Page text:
There is widespread confusion about some concepts on OCD, even in literature. Some literature says distraction is important, and others say distraction is a compulsion. Sometimes people talk about rationalizing the irrational thought and at other times call it a compulsion. Sometimes people stress on the importance of seeking clarification, while at other times call it a compulsion. So, what is it really? Are these things important or are these compulsions?

Welcome to the complexity of OCD, because they are both. They can be either, depending upon how they are used – or more importantly, when they are used. This brings us to the two states of mind – triggered versus non-triggered.

The triggered state of mind is when you are obsessing over something, where you have a sticky thought (often a ‘what-if’), and where you are experiencing direct anxiety over something that you have encountered. In this state, your default response may be to do some compulsion and relieve yourself of the anxiety. In this state, the understanding the irrationality of the trigger is not enough to calm you down. You just want to do your compulsions and be done with them.

Think of having to write an exam. When you are sitting in the examination hall, access to text books and reading material is disallowed. You are not allowed to access Google to search for your answers, or refer to notes or confirm with your friends if your answers are correct. You operate with what you know. This can be considered as the triggered state.

The non-triggered state of mind on the other hand, is when there is no direct trigger or obsessive thought. This is a state of relatively rational thinking. In this state, you can understand the irrationality of your obsessions and also understand the need and sensibility of not doing the compulsions, even if the intrusive thoughts continue to exist in the background. In this state, the resolve to not do the compulsions can be strengthened.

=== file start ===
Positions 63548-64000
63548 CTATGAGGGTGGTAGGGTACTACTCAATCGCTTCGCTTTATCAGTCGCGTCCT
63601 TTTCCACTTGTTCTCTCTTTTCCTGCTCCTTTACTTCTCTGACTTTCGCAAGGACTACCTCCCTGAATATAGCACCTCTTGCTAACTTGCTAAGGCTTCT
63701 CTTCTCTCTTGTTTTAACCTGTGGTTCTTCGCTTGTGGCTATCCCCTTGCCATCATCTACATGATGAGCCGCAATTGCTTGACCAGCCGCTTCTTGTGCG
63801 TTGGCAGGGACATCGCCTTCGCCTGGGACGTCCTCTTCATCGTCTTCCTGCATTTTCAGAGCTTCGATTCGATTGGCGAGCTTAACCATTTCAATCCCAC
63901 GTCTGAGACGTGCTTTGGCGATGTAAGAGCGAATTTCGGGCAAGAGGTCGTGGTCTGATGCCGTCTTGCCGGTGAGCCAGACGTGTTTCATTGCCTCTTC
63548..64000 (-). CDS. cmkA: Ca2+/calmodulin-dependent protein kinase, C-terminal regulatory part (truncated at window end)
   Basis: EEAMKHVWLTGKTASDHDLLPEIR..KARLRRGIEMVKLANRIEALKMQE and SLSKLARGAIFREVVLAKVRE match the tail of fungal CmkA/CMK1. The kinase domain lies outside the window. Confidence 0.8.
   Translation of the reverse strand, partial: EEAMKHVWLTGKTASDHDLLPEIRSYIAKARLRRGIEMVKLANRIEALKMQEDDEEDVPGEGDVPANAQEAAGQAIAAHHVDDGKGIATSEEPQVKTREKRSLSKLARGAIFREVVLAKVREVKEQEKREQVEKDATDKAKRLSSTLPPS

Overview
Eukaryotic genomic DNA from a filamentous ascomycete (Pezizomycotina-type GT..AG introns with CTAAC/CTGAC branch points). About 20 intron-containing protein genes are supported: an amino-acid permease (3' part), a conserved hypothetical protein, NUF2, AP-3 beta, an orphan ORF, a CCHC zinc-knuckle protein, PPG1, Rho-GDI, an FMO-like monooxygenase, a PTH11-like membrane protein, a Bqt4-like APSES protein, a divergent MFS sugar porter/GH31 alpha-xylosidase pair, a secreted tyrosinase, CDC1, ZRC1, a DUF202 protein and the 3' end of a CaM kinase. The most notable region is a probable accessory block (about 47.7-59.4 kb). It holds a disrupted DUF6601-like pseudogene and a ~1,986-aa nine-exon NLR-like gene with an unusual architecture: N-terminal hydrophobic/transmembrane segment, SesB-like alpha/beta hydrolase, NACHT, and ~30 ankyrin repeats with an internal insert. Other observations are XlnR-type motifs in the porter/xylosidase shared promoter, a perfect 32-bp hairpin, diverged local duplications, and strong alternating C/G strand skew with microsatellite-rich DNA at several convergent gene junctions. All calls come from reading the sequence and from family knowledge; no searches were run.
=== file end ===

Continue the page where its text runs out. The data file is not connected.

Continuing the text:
In the example above, when you are preparing for the exam or after you are done with it, referring to your reading material is not only allowed, but also highly recommended; so that you remember the stuff you are going to be tested on. Thus, you can refer to all course material before and after the exam. This can be considered as the non-triggered state.

Hence, in the case of your Harm OCD, all the rationalization and clarification that you would like to do is allowed only outside the triggered state. Doing any of these activities when you are triggered is the compulsion. For example, you may see an axe and think of picking it up and causing harm to people around you, making you wonder if you are a ‘psychopath’. That is the triggered state. In this state, as mentioned, there can be no rationalization. There can be no assessment of the situation for the sake of clarity. There can be no reassurance seeking for the sake of clarity. Doing any of this is similar to cheating in the exam. This is not allowed.

If you do these when you are triggered, they become compulsions. At this point, you need to power through and resist the compulsion without any rationalization. But when you are not triggered, that is, when you understand the irrationality of your thoughts your therapist will engage you in cognitive therapy and rationalize these fears for you. Then, it is a technique to help you get better.

               However, there is another important consideration. Harm OCD is not as distinct and compartmentalized as being inside or outside an examination hall. The state of non-trigger may easily blend into the state of trigger. If the rationalization process is on during the transition, something that started off as a technique could easily become a compulsion. Hence, utmost care is needed to ensure that the rationalization is being done only when you are not triggered at all.

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